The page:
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Black Bear Chases Angler Across Salmon Pool on Margaree
Black bear swimming. Greg Lovely experienced one swimming after him across a salmon pool on the Margaree on Saturday. Photo Cephas/Wikipedia
Greg Lovely is well known to readers of ASF RIVERNOTES. He is a passionate salmon angler and salmon conservationist who spends as much time on his home river as he can.
"I am quite used to seeing black bears when I am out. I make sure they know where I am, and we both continue about our business quite comfortably".
Etheridge Salmon Pool, as photographed July 24, looking from the north to south shore of the pool.
There was a very different experience this past Saturday.
"I was salmon angling on the Etheridge Pool, when a black bear appeared looked at me and began charging towards me. I yelled at it and made noise and it just kept coming," said Greg.
"In addition to my salmon angling gear I had my backpack, and I quickly put it on and began wading out into the salmon pool. I was on the north side, and my car was up on the d-shaped road access on the south side. I waded quickly, and the bear came into the water and then was swimming towards me. It was deep enough I went over the top of my waders, and just kept going. I made noise but it didn't deter the animal.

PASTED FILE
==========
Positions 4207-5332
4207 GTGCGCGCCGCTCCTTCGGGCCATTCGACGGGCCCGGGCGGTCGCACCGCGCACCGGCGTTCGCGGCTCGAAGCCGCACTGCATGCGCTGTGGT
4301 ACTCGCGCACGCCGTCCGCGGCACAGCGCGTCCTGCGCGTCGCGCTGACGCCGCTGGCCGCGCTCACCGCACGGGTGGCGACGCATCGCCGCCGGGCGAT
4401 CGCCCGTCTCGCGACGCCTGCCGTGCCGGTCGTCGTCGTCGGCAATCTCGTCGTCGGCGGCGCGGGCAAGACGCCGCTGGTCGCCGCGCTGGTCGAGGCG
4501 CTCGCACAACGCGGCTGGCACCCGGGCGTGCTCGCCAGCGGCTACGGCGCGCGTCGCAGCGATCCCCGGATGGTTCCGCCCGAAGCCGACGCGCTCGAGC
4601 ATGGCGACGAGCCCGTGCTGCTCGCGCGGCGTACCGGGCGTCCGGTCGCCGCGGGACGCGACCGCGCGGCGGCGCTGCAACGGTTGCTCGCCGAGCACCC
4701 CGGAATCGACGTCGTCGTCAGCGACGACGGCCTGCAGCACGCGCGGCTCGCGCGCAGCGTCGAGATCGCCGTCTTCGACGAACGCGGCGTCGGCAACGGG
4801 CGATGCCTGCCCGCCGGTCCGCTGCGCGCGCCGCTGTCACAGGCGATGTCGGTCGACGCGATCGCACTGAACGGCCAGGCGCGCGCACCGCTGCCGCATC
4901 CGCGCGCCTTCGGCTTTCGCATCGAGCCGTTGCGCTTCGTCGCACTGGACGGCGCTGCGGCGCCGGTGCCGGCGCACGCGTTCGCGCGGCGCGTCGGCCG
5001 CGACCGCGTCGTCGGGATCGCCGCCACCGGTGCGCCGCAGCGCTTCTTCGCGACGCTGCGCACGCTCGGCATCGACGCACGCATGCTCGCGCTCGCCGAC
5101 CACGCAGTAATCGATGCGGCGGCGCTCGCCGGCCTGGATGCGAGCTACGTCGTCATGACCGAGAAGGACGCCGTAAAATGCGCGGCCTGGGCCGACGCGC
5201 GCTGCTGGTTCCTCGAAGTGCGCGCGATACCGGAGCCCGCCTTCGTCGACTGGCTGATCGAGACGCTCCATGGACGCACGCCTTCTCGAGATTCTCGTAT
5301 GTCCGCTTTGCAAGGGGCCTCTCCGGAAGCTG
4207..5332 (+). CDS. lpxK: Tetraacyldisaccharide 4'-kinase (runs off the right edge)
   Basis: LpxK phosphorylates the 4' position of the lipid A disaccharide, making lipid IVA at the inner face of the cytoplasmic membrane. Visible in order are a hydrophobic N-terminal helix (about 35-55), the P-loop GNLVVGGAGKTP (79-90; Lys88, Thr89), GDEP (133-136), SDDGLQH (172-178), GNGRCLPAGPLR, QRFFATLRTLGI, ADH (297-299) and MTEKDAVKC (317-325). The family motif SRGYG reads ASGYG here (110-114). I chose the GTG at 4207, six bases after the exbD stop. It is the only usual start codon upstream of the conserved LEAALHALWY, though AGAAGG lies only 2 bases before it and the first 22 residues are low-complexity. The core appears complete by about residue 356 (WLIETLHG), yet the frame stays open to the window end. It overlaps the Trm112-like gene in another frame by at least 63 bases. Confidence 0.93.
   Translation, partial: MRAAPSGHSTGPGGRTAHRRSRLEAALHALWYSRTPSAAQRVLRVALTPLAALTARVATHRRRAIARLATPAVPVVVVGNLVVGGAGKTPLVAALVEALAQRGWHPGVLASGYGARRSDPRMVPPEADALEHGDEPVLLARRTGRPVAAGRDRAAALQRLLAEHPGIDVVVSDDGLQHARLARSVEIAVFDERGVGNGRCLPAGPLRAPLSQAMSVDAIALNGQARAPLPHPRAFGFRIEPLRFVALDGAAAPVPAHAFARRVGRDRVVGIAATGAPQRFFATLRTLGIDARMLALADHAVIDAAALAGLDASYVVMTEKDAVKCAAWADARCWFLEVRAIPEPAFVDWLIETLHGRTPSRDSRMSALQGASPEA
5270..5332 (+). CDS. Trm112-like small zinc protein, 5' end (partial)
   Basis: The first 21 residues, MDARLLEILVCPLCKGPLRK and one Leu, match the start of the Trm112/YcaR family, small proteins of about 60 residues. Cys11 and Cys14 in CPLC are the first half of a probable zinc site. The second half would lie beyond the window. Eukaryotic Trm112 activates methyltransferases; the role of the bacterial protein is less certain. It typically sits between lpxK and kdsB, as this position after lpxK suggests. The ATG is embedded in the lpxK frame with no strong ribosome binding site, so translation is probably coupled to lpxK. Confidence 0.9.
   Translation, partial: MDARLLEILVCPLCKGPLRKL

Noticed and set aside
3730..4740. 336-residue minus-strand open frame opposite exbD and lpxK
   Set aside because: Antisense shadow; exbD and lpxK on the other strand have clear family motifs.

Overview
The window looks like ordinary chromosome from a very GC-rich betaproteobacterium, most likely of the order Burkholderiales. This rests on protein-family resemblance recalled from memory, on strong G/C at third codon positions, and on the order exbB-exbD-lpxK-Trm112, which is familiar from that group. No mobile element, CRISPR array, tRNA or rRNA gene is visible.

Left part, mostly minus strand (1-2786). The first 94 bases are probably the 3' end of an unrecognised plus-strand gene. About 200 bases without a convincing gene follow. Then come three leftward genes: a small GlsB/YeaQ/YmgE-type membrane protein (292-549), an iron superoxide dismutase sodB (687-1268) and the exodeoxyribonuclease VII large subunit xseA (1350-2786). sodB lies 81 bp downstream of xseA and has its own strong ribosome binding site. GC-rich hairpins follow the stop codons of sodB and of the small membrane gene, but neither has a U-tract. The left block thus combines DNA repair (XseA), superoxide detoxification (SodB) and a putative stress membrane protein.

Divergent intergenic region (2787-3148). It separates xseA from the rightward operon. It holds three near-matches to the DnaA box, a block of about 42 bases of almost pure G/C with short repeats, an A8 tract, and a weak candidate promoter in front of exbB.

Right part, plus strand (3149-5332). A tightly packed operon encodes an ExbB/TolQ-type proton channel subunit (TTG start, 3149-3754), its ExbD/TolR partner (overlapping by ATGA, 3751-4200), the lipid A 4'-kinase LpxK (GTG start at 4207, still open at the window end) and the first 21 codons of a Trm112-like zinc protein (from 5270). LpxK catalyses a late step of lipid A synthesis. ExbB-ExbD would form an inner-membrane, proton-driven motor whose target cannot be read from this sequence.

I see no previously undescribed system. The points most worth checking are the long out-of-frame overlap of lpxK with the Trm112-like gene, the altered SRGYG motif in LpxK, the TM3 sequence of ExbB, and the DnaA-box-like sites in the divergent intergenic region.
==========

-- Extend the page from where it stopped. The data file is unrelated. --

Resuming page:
Map of a segment of the Northeast Margaree showing the location of Etheridge Pool. From Margaree Salmon Association's map of the river's pools and other features.
"I made it up the other side" and ran as fast as I could up the shore and to the line of trees where a trail goes through to where the car was parked, and got in as fast as I could. But the bear only came up as far as the top of the shore.
Photo at right of Greg Lovely doing volunteer field work with the Margaree Salmon Association.
"It then turned downstream and disappeared in the woods. There were others fishing downstream towards Wash Pool that I yelled a warning to. Also, a group of tubers about to put in at Etheridge Pool I warned about the bear. The guy fishing downstream later said he never saw the bear, but his dog became very excited.